They say (whoever they are? Them that says a lot!) that animals have genetic memory. Mice in America were trained to fear the smell of cherry blossoms and generations of their descendants had the same fear without the experience. Pity humans don’t have that. We forget very quickly.
It has been a good day, for some. But, days end and darkness must follow. The world is old, and this has been its rhythm for aeons. Perhaps all of the inhabitants of earth have this rhythm too. We are made of the stuff that holds us as we go around the sun. We grow out of the ground of this spinning mass. Our mothers ate the roots pulled out of the soil, cooked and ate the animals that had eaten the grass growing in the soil, the earth. We really are just animated earth. We are what we are on. As our bodies carry our souls, so the earth carries us. We are the soul of the earth.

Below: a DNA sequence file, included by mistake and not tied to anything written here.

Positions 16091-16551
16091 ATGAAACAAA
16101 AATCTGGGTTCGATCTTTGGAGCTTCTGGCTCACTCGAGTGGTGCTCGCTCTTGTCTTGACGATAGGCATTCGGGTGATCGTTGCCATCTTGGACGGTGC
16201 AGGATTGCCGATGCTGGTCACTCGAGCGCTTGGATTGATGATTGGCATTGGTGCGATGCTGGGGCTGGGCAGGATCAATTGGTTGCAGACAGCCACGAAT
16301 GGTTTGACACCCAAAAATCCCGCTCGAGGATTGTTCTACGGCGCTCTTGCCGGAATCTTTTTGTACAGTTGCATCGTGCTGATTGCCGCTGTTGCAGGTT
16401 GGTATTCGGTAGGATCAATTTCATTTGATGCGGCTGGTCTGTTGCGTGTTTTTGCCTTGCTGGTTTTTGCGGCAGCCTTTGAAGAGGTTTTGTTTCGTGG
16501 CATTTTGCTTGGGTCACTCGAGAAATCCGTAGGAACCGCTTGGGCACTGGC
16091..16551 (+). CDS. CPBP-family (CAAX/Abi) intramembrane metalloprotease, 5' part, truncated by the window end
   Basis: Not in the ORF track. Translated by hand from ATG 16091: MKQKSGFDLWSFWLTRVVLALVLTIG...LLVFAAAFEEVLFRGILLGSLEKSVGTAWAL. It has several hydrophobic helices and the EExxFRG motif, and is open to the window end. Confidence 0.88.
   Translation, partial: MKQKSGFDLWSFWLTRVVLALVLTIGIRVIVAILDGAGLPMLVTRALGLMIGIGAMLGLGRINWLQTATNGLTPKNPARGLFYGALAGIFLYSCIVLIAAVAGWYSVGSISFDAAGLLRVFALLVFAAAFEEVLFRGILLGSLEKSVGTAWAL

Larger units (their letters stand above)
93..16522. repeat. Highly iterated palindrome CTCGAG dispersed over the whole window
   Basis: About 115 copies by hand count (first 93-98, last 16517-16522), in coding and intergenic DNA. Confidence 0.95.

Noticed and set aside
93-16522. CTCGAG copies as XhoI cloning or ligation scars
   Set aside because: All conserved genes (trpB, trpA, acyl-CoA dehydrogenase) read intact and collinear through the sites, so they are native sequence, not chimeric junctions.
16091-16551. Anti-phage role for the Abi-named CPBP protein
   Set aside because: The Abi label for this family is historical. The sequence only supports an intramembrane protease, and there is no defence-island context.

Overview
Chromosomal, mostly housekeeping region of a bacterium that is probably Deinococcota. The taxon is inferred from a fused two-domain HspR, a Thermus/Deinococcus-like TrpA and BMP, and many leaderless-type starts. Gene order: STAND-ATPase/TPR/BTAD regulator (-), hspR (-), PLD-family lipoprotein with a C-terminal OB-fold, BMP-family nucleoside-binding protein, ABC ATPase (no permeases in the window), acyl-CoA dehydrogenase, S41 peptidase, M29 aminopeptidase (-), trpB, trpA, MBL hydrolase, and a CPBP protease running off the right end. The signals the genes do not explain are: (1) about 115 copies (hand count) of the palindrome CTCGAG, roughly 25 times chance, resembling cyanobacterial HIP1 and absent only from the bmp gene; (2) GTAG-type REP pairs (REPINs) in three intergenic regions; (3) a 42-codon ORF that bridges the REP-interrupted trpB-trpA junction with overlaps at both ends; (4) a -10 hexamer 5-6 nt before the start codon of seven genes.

The days are getting shorter. Electricity does not diminish our animal instincts to withdraw in winter. It is done with relative ease and requires little preparation. We don’t withdraw entirely. Nights are cosy. The dogs sleep too close to the gas heater, I smell burning hair and make them move, I eat too many biscuits. Nights used to be quiet until those dogs started. Maybe they have always been there?